Dr. Max Thorek founded the International College of Surgeons (ICS) in 1935, with the goals of promoting the exchange of surgical knowledge worldwide. The Museum was originally conceived as the ICS Hall of Fame, and as a repository for its growing collection of historically significant surgical instrumentation, artworks and manuscripts. 

Beginning in 1950, through the efforts of Dr. Thorek, the Museum received additional donations of objects and artwork from many of the national sections of the ICS, individual surgeons and collectors, and other institutions. Shipments of artifacts, paintings, sculptures, and books arrived, and the Museum began to take shape. To house the Museum, a historic lakeside mansion was acquired, adjacent to the ICS headquarters.

The Museum opened to the public on September 9, 1954. One of the first exhibits to be installed was the Hall of Immortals, containing twelve large stone statues of great figures in the field of medicine and the allied sciences. In further reference to great scientists, surgeons and discoveries of the past, a Hall of Murals was created with a series of large paintings depicting the development of surgical science through the ages.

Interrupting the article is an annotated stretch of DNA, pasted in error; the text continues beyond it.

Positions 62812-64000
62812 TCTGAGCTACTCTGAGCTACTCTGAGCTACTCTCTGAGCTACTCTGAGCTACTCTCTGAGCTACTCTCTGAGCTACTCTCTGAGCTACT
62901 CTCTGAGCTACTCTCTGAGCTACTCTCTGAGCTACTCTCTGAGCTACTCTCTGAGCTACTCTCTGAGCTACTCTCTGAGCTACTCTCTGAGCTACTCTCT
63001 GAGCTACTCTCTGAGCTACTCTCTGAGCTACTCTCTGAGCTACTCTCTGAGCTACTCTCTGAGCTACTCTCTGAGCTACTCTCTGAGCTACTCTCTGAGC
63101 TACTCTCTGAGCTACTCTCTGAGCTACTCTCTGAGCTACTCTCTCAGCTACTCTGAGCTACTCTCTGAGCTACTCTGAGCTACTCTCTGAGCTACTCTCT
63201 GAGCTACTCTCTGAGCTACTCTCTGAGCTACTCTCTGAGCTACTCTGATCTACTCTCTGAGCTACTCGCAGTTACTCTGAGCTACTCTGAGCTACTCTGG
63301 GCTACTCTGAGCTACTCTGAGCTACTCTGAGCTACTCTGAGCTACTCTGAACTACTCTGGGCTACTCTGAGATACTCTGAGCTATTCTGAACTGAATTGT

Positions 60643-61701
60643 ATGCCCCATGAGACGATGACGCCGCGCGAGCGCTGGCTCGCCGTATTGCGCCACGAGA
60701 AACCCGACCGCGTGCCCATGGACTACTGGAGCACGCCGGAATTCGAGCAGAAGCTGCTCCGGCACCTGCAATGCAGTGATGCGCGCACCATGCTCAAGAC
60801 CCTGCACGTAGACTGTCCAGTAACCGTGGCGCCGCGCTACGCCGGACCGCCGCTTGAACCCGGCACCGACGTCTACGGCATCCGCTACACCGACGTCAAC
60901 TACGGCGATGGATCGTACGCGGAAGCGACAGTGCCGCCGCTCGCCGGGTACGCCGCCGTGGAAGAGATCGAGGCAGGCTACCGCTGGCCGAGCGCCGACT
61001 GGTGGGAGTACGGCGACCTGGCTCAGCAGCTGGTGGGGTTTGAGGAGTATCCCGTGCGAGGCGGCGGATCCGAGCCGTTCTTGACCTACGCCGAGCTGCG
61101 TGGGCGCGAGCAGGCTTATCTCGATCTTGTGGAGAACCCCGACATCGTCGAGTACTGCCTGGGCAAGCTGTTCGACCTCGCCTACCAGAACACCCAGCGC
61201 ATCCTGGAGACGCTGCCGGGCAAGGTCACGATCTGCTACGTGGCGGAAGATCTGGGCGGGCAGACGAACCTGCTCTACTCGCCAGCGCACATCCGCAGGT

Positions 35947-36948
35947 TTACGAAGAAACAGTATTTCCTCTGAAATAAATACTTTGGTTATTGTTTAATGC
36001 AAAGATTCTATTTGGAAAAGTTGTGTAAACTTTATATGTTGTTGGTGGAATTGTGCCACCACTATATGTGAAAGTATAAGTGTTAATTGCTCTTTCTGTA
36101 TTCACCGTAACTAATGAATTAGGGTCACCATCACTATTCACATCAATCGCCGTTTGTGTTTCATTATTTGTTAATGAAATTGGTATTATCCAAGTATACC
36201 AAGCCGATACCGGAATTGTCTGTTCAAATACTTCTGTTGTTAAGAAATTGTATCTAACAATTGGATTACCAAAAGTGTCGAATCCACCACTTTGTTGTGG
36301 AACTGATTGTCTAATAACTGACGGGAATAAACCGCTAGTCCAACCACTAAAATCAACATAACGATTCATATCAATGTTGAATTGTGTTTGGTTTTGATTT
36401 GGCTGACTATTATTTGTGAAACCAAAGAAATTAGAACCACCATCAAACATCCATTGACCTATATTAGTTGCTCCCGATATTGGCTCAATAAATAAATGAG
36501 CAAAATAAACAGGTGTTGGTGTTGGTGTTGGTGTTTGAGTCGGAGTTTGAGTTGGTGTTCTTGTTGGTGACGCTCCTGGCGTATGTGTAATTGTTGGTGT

In 1959, the Museum marked the dedication of galleries devoted to France, Mexico, Spain and the Netherlands, with many more of these national rooms inaugurated over the ensuing years. The founding leaders of the Museum hoped to make the collection meaningful to the public by organizing exhibits by nation. Each room, hallway, and stair landing were devoted to one nation or region’s historical collection with the intention of tracing a particular nation’s contribution to surgery.

Beginning in 1990, new exhibits were developed based on historical themes and surgical disciplines.

Over the past two decades, the International Museum of Surgical Science has made significant progress in strengthening its educational programs and exhibits, as well as in the conservation of its noteworthy collections and historic landmark building. Today, the Museum’s four floors are filled with extraordinary artifacts that interpret the prehistoric through contemporary healing practices.